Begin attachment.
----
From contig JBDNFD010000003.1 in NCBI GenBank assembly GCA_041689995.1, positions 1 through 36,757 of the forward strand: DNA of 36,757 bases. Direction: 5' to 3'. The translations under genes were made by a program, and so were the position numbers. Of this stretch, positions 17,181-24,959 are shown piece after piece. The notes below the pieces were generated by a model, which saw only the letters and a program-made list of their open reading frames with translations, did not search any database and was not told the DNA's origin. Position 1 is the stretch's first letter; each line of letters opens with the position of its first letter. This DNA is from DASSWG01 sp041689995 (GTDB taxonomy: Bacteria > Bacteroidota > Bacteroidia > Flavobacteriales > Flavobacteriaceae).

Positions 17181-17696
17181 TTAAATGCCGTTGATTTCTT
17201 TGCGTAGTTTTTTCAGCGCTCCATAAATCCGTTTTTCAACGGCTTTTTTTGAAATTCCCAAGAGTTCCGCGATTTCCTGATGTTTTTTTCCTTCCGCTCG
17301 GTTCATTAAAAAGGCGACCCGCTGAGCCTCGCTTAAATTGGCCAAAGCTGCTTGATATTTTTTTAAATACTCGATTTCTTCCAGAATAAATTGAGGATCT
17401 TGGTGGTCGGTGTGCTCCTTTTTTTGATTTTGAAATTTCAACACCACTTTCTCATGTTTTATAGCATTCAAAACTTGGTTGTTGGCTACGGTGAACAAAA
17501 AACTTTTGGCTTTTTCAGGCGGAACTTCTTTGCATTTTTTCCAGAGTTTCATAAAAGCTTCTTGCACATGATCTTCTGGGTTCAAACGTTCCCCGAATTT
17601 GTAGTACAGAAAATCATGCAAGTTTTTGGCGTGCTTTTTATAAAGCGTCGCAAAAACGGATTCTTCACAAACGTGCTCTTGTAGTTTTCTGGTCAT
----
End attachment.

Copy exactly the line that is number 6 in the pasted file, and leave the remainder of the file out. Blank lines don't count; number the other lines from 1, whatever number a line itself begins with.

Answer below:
17401 TGGTGGTCGGTGTGCTCCTTTTTTTGATTTTGAAATTTCAACACCACTTTCTCATGTTTTATAGCATTCAAAACTTGGTTGTTGGCTACGGTGAACAAAA